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Short-term changes in weather as pollution falls amid COVID-19

Thursday, June 4th 2020, 7:04 pm - Decreasing levels of particulate matter have caused wind speeds to slow down in some heavily polluted areas, as well as some localized changes in surface heating.

Policies that were implemented to slow the spread of COVID-19 greatly limited the frequency of road and air travel, which has caused skies to clear and pollution levels to fall.

The impacts on environmental and human health from less pollution are apparent and expected, as we know of the toxic and harmful consequences of greenhouse gases. What is less obvious is the impact that decreased pollution levels have on the weather.

Mark Jacobson, professor of civil and environmental engineering at Stanford University, says that lower amounts of soot, black and brown carbon and other dark particles that come from diesel exhaust, jet fuel and polluting energy sources are having short-term changes in regional weather around the world.

“Dark particles absorb sunlight and they heat the air relative to the ground, so they make the air more stable, so it’s more difficult for air to rise and sink,” Jacobson explains.

“You can actually slow down the winds near the surface by having dark particles in the air.”

Several regions around the world experienced changing winds as pollutant levels dropped, including China where wind speeds slowed down. Jacobson says that the changes in wind speed caused by dark particles are subtle, but it can be noticed in some heavily polluted areas.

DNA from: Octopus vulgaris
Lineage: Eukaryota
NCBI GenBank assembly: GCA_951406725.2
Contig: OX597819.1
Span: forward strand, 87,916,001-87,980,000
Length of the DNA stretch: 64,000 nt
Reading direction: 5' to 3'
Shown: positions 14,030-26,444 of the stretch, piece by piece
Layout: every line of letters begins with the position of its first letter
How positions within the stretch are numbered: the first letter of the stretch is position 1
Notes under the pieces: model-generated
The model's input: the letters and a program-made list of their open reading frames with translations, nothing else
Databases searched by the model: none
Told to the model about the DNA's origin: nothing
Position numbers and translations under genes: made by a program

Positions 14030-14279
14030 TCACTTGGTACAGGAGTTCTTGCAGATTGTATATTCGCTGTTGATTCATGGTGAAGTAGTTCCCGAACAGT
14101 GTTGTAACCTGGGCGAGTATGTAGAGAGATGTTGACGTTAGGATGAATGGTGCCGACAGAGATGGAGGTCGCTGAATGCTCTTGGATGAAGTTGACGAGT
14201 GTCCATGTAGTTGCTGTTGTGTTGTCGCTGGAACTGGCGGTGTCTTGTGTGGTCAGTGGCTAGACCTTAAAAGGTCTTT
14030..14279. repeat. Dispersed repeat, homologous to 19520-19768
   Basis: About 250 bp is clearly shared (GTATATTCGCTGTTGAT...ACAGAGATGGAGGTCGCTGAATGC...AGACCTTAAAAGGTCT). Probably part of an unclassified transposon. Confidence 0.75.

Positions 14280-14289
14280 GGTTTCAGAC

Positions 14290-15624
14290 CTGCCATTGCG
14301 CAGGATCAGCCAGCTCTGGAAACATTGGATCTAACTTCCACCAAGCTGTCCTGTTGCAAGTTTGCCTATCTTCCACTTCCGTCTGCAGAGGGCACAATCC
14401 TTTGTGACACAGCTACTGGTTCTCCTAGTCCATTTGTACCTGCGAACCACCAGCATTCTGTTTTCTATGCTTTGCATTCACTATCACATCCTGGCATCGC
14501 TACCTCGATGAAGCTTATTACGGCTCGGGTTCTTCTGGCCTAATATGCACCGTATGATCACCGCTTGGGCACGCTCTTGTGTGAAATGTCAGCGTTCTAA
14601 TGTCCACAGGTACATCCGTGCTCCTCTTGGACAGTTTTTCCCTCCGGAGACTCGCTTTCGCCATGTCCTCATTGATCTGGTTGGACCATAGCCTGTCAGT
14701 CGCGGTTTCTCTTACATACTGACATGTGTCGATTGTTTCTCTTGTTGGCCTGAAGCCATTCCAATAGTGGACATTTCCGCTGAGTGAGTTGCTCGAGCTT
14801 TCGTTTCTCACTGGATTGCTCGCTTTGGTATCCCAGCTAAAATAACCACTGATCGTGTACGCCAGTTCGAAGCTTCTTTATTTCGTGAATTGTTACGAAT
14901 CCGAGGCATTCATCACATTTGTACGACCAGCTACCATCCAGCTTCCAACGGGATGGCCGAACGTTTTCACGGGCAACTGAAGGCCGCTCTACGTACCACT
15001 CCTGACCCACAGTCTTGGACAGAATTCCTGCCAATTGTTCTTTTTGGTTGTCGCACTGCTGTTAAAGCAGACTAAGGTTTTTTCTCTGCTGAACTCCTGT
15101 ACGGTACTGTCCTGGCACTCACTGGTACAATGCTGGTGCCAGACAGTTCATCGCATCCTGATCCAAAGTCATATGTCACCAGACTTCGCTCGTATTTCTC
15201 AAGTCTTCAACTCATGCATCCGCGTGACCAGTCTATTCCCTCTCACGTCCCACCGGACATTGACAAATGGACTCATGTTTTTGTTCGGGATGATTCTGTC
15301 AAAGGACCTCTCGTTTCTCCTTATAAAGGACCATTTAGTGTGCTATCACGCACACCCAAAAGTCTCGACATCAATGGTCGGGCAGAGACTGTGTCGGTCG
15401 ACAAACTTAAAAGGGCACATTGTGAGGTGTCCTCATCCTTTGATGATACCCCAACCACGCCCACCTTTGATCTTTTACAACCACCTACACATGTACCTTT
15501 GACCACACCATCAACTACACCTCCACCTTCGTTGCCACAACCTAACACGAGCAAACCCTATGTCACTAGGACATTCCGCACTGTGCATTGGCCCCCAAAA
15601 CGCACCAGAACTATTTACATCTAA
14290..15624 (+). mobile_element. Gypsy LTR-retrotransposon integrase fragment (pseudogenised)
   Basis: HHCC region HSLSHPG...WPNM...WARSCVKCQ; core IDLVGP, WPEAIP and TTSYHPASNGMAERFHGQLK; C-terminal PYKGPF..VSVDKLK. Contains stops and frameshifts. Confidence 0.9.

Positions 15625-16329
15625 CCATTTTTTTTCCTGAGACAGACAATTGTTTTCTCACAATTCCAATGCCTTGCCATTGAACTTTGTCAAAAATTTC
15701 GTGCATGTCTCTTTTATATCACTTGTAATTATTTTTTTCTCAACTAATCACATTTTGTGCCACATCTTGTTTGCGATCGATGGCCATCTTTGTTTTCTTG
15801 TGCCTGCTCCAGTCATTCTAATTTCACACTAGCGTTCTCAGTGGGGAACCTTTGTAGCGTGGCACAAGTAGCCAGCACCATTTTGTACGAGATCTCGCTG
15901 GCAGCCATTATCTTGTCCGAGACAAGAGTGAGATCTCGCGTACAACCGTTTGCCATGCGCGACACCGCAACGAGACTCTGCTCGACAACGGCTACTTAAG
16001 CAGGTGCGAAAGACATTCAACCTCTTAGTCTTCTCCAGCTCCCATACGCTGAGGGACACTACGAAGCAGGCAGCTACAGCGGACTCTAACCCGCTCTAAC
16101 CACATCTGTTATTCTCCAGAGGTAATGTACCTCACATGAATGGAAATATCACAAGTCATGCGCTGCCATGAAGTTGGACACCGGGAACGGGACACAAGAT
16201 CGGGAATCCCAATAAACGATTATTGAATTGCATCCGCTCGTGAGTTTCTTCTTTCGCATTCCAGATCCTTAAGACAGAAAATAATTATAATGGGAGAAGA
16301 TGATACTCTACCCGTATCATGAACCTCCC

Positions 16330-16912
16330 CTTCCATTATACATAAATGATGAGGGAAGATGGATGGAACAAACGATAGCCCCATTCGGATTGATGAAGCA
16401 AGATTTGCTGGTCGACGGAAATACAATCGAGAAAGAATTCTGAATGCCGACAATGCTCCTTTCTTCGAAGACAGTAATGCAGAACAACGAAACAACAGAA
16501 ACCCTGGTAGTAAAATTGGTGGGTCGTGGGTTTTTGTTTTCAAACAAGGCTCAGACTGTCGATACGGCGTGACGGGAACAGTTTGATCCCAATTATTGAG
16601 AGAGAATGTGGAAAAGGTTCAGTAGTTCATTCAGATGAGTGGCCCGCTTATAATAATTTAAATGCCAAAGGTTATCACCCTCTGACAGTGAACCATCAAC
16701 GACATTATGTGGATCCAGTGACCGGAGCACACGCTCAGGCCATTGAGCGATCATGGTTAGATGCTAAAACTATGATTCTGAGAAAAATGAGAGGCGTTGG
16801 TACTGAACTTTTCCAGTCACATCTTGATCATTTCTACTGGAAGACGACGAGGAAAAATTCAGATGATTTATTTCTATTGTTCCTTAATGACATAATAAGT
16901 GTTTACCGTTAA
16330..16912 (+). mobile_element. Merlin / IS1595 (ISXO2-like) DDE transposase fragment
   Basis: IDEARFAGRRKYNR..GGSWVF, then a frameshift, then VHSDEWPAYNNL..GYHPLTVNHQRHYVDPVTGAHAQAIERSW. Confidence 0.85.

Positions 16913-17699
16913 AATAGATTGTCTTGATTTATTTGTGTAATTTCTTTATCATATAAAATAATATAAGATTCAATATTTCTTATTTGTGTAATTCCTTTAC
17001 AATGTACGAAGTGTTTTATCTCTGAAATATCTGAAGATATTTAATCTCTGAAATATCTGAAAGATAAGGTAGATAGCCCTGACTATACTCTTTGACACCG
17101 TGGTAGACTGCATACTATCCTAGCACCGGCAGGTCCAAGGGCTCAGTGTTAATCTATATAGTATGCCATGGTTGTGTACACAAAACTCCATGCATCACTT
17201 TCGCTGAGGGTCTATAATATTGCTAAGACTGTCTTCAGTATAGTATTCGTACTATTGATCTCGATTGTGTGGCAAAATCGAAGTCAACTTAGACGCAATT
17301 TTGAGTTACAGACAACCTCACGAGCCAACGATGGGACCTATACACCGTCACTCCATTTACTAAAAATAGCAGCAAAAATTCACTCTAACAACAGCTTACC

wikipedia smog in china A day with heavy smog versus a sunny day within a 10-day interval in Fanhe, China. Credit: Tomskyhaha/Wikimedia Commons. CC BY-SA 4.0

Another parameter that is being impacted by varying pollution levels is temperature.

Mario Picazo, a professor in the department of meteorologist at University of California Los Angeles (UCLA), notes that preliminary research suggests that the sudden decrease in particulate matter is blocking less sunlight, which means that carbon dioxide and other greenhouse gases could absorb more of this energy and create a short-term warming effect.

“It’s a bit contradictory to a lot of people who say, ok, you are taking away pollution but you’re going to get warmer,” Picazo says.

White and gray particles are also pollutants that are released when fossil fuels are burned, which are more reflective than dark particles. Their lighter colouring reflects sunlight away from the Earth, which creates a cooling effect on the ground.

“There are more light particles than dark particles, so if you actually clean the air you are removing more of the reflective particles than you are of the heating particles and as a result, you are warming the ground [in the short term],” Jacobson explains.

Ideally, light and dark particles would be removed simultaneously with greenhouse gases to create a long term decrease in global temperatures. Jacobson says that doing this, as well as eliminating all polluting emissions from human sources, is possible by transitioning to renewable sources for all of our energy needs.

To learn more about how decreasing levels of pollution are impacting the planet, watch the full-length interview with these experts below.

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